Daniel Boone: Wilderness Scout

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Cosimo, Inc., 2005 M11 1 - 372 páginas
Promptly at the end of three days of fasting Boone knew that the war party would set forth no matter what the weather. It was a bad omen otherwise. In single file, at spaced intervals, the painted warriors would move from the town, firing their rifles slowly one after the other... -from Chapter XIV This semifictionalized biography of the legendary frontiersman, first published in 1921, rings with desperate dialogue ("We'll be caught if we stay here... the Indians are not far behind us") and gung-ho wilderness adventure. From Boone's childhood along the banks of the Delaware River-full of escapades "any normal and healthy boy would have revelled in"-to his cantankerous old age, in which he chafed to go further west to escape the encroachment of civilization into his beloved Kentucky, this is a highly entertaining life of the man who was never lost, but was "bewildered once for three days." American writer STEWART EDWARD WHITE (1873-1946) wrote of his own wilderness adventures in The Claim Jumpers (1901) and The Blazed Trail (1902). His historical novels include Gold (1913), The Gray Dawn (1915), and The Rose Dawn (1920).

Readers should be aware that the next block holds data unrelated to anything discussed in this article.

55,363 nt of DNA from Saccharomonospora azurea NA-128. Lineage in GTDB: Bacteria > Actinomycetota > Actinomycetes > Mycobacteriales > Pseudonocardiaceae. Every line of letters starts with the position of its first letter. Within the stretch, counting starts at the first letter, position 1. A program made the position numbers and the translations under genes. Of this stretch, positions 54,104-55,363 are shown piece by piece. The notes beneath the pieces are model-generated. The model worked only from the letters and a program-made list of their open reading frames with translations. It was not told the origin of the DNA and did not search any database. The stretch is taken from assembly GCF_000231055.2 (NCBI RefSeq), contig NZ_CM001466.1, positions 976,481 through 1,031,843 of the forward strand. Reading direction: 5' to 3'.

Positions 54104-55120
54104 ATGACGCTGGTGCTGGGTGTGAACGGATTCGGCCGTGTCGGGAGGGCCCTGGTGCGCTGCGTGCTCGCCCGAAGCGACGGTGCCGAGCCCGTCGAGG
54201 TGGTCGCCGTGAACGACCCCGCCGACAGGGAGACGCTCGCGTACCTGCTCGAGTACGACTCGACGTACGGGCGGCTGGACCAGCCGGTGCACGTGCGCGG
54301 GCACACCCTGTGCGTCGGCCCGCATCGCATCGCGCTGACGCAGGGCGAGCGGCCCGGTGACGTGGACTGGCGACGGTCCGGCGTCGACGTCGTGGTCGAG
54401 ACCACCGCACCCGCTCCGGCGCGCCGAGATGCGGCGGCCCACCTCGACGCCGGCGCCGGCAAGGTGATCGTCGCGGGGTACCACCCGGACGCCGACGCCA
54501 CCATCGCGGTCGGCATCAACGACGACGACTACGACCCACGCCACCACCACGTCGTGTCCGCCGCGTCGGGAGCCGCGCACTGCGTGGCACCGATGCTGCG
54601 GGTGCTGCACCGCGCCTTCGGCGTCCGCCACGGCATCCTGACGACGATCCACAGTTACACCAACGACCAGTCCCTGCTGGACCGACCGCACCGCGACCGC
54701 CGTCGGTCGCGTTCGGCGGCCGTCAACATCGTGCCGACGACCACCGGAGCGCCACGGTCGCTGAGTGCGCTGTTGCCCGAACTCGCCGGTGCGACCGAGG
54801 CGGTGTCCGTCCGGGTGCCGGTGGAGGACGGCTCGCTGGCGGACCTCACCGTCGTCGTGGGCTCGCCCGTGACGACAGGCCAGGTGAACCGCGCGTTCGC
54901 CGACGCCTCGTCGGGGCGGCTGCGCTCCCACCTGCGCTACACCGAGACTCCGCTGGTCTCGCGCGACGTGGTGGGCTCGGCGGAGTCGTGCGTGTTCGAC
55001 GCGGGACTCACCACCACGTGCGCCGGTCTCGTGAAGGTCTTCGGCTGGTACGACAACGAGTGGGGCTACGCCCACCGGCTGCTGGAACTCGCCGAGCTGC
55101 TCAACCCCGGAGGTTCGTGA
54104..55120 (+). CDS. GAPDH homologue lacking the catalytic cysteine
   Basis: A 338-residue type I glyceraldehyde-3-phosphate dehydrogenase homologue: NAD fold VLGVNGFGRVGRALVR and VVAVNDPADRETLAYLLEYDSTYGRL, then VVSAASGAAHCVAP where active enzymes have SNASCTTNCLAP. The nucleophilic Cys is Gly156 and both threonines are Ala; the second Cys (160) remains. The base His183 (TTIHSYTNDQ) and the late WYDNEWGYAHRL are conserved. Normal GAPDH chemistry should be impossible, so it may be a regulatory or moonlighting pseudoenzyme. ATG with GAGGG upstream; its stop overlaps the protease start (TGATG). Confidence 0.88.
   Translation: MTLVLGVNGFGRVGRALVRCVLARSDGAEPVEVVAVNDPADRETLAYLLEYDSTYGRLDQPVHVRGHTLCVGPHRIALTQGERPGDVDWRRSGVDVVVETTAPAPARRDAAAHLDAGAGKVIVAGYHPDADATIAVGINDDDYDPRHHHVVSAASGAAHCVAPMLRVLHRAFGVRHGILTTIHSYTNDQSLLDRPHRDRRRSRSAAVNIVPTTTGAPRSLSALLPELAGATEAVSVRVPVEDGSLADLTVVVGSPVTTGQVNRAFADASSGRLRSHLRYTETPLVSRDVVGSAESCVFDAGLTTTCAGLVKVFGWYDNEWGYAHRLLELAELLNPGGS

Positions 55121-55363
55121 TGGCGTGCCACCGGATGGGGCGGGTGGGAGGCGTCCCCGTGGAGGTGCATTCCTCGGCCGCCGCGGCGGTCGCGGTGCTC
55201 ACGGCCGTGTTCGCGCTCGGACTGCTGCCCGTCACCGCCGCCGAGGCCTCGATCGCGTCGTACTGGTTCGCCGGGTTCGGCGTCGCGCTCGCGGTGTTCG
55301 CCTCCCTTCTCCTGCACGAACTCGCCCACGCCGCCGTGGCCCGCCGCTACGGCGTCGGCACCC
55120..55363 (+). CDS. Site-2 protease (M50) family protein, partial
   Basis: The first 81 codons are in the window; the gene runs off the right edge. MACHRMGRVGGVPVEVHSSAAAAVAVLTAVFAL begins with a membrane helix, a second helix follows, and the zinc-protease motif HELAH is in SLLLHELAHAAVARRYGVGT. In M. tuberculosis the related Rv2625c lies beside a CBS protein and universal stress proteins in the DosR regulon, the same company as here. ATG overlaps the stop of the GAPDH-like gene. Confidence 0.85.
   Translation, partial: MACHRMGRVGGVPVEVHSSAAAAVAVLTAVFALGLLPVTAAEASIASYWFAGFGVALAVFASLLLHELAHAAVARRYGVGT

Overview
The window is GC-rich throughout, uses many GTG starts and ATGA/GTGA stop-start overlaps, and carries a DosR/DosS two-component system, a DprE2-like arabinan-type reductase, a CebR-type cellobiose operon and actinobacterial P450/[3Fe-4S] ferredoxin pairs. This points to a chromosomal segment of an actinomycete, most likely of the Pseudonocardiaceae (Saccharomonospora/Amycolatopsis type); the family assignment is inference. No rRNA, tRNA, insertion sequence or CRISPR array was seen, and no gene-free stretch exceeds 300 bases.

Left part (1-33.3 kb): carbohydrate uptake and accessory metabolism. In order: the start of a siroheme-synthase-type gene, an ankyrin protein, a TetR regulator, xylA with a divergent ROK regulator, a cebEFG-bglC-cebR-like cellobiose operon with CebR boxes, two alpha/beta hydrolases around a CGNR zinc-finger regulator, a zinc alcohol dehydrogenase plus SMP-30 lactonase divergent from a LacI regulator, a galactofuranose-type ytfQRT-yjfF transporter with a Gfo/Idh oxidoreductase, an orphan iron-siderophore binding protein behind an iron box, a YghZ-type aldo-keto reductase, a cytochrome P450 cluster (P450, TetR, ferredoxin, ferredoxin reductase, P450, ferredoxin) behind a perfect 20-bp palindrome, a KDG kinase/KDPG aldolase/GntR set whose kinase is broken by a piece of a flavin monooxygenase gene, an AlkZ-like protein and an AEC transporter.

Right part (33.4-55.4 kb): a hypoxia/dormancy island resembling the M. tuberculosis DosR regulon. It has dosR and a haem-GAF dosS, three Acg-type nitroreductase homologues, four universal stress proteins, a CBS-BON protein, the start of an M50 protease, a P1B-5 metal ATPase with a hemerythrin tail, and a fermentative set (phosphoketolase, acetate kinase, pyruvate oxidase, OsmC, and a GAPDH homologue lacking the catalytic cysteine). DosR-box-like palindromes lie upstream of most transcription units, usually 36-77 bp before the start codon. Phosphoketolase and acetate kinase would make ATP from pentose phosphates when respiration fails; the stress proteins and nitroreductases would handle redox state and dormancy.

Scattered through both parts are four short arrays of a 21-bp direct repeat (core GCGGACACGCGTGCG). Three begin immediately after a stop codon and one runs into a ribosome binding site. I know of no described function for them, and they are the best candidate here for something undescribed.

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Author Stewart Edward White was born in Grand Rapids, Michigan on March 12, 1873. He received a degree in Philosophy from the University of Michigan in 1895 and a M. A. from Columbia University in 1903. He wrote numerous books, articles, and short stories about his experiences in mining and lumber camps and on exploration trips. Some of his best known novels include The Claim Jumpers, The Blazed Trail, Gold, The Gray Dawn, and The Rose Dawn. He died in San Francisco, California on September 18, 1946.

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